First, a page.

The Oarsman

We’re Coming Out

Humans of Venice High

Humans of Venice High is a series of photographs and personal histories, revealing the hidden emotions of subjects. For this issue, two Oarsman staffers went around the school campus, asking random students if they would mind being interviewed regarding their coming-out stories.

Julissa Ventureno
Alejandra Valadez catches the photographer taking her picture during the interview.

Alejandra Valadez, a junior at Venice High, said, “See– I wasn’t in a relationship, but I had feelings for someone. Towards the end of eighth grade and the beginning of freshman year, I’d say I started having feelings for that person.

“I was really confused at first because, you know, nobody had really talked to me about same-sex relationships or different genders people consider themselves. So I was really confused, but then I guess I started looking stuff up and I was like ‘Oh okay, then I guess this is what people consider others that like guys and girls.

“For me personally, at times I felt like I was suffocating like I couldn’t breathe. Like when I was talking to my friends, I couldn’t tell them that this is me, that I like girls. I feel like I was–I don’t know– lying and that I wasn’t being honest with myself or others.

“I guess it kind of makes me feel like you can’t be accepted by society because you’re different, but I don’t really consider myself different because I love like any other person loves.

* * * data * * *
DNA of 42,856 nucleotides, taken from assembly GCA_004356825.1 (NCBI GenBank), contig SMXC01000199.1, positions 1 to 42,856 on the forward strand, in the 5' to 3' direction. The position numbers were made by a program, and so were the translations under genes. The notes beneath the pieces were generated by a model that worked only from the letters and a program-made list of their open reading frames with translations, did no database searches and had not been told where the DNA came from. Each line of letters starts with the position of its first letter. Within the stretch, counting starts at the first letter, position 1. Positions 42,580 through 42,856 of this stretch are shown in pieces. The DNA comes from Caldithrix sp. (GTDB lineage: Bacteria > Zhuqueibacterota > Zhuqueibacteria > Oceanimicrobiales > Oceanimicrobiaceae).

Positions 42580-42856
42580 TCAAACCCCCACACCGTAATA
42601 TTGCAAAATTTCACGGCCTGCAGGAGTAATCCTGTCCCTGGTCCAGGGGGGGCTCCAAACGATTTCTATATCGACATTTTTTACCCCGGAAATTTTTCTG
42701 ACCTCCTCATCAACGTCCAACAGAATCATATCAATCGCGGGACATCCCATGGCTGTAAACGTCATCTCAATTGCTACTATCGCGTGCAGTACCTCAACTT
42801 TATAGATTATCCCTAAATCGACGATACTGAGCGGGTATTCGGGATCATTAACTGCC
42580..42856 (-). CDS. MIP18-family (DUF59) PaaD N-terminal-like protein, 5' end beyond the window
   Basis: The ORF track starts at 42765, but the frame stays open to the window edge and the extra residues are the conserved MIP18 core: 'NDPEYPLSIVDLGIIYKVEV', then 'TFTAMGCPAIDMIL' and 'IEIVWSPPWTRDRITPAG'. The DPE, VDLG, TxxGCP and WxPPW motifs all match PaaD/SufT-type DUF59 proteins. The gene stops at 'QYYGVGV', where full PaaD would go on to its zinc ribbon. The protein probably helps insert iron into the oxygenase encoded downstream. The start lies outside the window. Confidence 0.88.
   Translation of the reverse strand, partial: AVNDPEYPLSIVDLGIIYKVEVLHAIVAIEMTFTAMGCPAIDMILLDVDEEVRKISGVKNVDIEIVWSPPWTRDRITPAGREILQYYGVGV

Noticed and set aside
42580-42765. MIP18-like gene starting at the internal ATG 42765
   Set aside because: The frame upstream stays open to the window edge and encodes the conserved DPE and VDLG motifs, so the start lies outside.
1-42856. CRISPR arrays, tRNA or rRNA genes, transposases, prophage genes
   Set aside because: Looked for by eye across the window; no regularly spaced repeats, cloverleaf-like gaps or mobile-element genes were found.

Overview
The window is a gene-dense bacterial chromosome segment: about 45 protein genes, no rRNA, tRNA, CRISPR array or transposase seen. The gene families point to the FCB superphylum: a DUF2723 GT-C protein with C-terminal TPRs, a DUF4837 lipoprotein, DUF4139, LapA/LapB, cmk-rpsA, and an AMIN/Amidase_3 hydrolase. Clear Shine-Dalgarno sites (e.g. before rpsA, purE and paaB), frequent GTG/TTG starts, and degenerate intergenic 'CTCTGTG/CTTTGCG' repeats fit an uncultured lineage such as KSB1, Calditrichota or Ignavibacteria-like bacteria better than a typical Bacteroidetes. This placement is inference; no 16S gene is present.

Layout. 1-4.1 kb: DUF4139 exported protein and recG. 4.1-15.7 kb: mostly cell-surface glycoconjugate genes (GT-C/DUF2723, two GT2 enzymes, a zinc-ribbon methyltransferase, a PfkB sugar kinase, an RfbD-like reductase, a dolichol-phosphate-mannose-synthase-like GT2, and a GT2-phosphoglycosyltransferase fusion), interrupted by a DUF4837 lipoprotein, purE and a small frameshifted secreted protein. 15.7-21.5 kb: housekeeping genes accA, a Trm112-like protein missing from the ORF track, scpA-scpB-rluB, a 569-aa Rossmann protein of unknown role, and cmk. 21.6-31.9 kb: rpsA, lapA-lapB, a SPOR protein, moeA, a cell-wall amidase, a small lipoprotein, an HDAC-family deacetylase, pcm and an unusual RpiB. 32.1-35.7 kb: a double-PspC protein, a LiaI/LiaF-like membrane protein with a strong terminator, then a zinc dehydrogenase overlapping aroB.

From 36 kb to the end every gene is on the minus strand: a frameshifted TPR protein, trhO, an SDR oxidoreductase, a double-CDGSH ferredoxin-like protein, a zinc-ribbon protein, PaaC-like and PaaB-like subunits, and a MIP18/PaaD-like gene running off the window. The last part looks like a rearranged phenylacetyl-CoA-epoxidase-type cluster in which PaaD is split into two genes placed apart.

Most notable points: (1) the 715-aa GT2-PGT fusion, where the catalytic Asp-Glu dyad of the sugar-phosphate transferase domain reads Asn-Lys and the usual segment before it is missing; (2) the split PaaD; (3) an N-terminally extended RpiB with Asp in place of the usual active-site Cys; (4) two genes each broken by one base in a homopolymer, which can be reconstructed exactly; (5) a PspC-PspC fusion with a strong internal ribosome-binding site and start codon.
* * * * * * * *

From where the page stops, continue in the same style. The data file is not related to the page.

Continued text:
“I’m sharing my story because I believe there are other people out there that also have stories to share, but are scared to share. For whatever reason because they are scared to share or they feel like they’ll be bullied or they won’t be accepted by their friends and family. I guess I’m telling them it’s okay to be who you are, don’t be afraid. Love who you love. Just be yourself.”

Julissa Ventureno
Student who will remain anonymous fidgets with her hands during interview.

The following student chose to remain anonymous for her own safety.

She said, “My dad is more conservative, and religious too. They probably don’t want a daughter who is gay… even that is hard for me to say. I know that they are going to have a very hard time accepting that. Also, I want to do a lot of things when I grow up, so I kinda need the support–their support– and I want them to see me in a different light. I want to change their mind about people who are gay and see that they are just regular people.

“Sometimes it’s hard when you’re in an environment where you feel so much pressure or so much hate on you, that’s when you’re like ‘Why do I have to keep this secret?’ Especially with your parents when you get in a big fight. That’s always been a tough one on me.

“Sometimes you get called a liar or like you’re hiding something or you are untrustworthy. That hurts the most because that’s the thing you’re hiding every day of your life. But also you meet very supportive people even though they don’t know you’re gay. They are still very open to that and you can see them wanting to fight for your rights or make you feel accepted.

“Right now, a lot of teens are heading to college and a lot of people rely on their parents to go to college. Unfortunately, that’s the case for me, too. I just don’t want them to restrict anything in my life. Like going out with my friends. They’ll probably think I’m doing something when I’m not.

“Or like they don’t want me to pursue my dreams and they want me to suffer in life because ‘You’re gay. You’re different and you don’t deserve this equal life.’ They might feel really disappointed in me for just being gay.

“I want to become more independent. I want to leave this place. Make my own money and just… I’ll come out to my parents one day.”

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